Authors: Spellman, Robert.
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background image
16
What followed the confinement of Wikoff was a cover-up involving perjured
testimony.
122
In his message to Congress, in what Carl Sandberg called its most original
feature,
123
Lincoln suggested a policy of gradual and compensated emancipation and
resettlement abroad of freed slaves.
124
The radical Republicans would have none of it.
Horace Greeley, who had given moderate support to the president, thundered that slaves
should "as a matter of inexorable public policy---nay, as a means of saving the National
life at a cost less than ruinous---be proclaimed free, and invited to make their way to
Union lines, and there be recognized and treated as freemen."
125
Lincoln kept to his
conservative course. Frustrated by their inability to move the president, his enemies
sought to harm Lincoln politically by attacking Mary Todd Lincoln, his wife.
Wrote Lincoln friend Ward Hill Lamon:
There will be open hostility between the President and the abolitionists shortly it
is feared---they are now preparing to attack Mrs. Lincoln and it is with great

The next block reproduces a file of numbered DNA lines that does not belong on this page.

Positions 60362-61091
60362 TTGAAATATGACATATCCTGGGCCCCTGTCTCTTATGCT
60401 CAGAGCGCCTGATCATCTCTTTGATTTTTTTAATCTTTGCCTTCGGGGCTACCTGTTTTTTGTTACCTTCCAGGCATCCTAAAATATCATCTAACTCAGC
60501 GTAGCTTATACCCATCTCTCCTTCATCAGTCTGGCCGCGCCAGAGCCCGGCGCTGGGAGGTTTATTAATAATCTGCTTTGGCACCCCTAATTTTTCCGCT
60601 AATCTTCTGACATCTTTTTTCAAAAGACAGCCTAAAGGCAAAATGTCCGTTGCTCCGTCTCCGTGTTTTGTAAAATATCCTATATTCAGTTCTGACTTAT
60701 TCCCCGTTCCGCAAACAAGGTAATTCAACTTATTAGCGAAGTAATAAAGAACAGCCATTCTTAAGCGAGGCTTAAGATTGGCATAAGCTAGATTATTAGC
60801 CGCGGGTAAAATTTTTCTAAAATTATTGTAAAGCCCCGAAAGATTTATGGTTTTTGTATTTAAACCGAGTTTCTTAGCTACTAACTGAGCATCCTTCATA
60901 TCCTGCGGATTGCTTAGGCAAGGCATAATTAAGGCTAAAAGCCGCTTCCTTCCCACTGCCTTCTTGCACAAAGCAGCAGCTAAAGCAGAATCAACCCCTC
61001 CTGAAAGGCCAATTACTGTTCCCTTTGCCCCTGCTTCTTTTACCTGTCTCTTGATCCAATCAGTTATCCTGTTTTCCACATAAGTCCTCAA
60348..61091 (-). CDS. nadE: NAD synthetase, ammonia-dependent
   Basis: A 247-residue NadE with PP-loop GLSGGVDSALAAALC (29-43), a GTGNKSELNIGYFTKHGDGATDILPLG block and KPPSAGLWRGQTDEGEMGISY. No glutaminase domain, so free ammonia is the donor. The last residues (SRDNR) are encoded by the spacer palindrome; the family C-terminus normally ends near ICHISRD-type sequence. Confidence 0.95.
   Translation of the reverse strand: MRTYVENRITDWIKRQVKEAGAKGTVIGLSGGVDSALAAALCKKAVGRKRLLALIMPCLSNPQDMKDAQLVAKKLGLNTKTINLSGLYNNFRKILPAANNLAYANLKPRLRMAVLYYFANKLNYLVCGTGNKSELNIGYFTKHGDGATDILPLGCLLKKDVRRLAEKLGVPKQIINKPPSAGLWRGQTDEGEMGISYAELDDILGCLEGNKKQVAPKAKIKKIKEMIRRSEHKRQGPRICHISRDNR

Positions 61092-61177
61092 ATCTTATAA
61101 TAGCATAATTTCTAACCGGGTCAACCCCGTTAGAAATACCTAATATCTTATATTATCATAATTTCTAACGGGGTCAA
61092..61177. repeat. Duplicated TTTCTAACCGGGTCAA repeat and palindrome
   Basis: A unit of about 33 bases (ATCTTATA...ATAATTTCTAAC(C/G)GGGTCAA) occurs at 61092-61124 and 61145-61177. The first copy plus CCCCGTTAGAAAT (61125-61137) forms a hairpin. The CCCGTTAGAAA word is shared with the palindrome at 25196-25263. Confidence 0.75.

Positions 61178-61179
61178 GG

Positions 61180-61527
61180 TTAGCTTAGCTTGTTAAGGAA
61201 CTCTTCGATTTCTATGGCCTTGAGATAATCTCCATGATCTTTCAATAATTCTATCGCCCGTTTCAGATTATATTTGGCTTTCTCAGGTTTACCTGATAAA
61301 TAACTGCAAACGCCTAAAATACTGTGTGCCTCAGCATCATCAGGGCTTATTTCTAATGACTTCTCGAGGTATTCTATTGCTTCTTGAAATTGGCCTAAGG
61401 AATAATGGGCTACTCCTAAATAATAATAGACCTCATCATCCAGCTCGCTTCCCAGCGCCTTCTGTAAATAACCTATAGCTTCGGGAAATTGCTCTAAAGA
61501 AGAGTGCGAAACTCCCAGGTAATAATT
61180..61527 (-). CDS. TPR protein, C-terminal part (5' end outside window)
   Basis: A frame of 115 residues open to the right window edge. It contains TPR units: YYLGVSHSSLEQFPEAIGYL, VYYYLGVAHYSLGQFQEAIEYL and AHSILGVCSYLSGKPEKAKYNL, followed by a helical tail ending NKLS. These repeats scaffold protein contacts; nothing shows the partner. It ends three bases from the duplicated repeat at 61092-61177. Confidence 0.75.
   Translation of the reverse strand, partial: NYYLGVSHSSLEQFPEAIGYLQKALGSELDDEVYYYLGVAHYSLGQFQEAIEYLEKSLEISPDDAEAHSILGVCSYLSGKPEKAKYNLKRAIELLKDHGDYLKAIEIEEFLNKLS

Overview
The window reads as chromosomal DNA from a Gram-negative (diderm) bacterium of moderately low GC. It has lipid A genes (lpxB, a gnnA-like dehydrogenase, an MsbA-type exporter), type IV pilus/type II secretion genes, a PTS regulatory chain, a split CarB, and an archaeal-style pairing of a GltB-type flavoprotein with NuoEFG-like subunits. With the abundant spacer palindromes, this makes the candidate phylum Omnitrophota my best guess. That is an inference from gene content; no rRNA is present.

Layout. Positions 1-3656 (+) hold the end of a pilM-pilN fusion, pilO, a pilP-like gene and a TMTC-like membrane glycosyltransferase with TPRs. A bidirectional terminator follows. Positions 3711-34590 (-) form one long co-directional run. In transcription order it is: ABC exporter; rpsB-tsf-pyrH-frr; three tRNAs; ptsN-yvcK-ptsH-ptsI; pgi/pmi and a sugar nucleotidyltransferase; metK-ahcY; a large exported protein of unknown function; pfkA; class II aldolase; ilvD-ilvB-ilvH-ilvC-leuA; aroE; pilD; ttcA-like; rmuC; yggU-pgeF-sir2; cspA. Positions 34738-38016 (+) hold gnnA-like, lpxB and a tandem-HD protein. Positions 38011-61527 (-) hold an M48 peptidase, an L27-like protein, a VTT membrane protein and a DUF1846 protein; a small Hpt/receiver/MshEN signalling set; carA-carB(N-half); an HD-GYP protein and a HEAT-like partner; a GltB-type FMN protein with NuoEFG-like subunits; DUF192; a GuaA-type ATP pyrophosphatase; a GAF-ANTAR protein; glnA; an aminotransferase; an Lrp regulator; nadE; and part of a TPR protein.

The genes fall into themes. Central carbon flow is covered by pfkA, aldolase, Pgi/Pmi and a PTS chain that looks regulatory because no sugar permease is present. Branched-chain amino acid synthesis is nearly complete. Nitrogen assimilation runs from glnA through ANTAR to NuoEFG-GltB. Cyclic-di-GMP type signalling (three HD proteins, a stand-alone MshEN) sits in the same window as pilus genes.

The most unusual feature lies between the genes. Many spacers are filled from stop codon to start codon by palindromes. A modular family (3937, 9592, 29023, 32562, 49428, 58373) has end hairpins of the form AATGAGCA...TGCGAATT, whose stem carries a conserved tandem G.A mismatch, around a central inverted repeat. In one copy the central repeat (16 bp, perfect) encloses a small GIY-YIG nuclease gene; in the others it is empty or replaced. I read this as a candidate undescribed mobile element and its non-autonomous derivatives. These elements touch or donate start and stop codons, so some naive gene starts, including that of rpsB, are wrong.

difficulty friends of the Administration have kept them still up to this time.
126
The New York Herald condemned the "insinuations made against Mrs. Lincoln in certain
republican dailies and weeklies, as well as base falsehoods in certain pretended religious
weeklies . . .(which) have been the direct fruits of these (abolitionist) conspirators."
127
Moving to Washington from Illinois overwhelmed Mrs. Lincoln, a socially
insecure woman. William Howard Russell, the correspondent of the Times of London,
observed that "few women not to the manor born there are whose heads would not be
disordered, and circulation disturbed by a rapid transition, almost instantaneous, from a
condition of obscurity in a country town to mistress of the White House.’’
128
Moreover, as
Russell noted, Mrs. Lincoln was "accessible to the influence of flattery, and has permitted
her society to be infested by men who would not be received in any respectable private
122
There are no lengthy studies of the Herald story on the Lincoln message and its aftermath. Short accounts are found
in Kaminski; Marbut; James E. Pollard, THE PRESIDENTS AND THE PRESS (1947); Andrew J. Cutler, THE
NORTH REPORTS THE CIVIL WAR (1985); Bernard A.Weisberger, REPORTERS FOR THE UNION (1953).
Modern accounts generally are based on that of Ben: Perley Poore, PERLEY POORE’S REMINISCENCES OF
SIXTY YEARS IN THE NATIONAL METROPOLIS (1886).
123
Carl Sandberg, 1 ABRAHAM LINCOLN: THE WAR YEARS 382 (1939).
124
James D. Richardson, (ed.), 7 MESSAGES AND PAPERS OF THE PRESIDENTS 1789-1897 44-58.
125
New York Tribune, Dec. 4, 1861.
126
Ruth Painter Randall, MARY LINCOLN BIOGRAPHY OF A MARRIAGE 306 (1953).
127
New York Herald, Feb. 19, 1862.
128
Eugene H. Berwanger, WILLIAM HOWARD RUSSELL, MY DIARY NORTH AND SOUTH 55. (1988).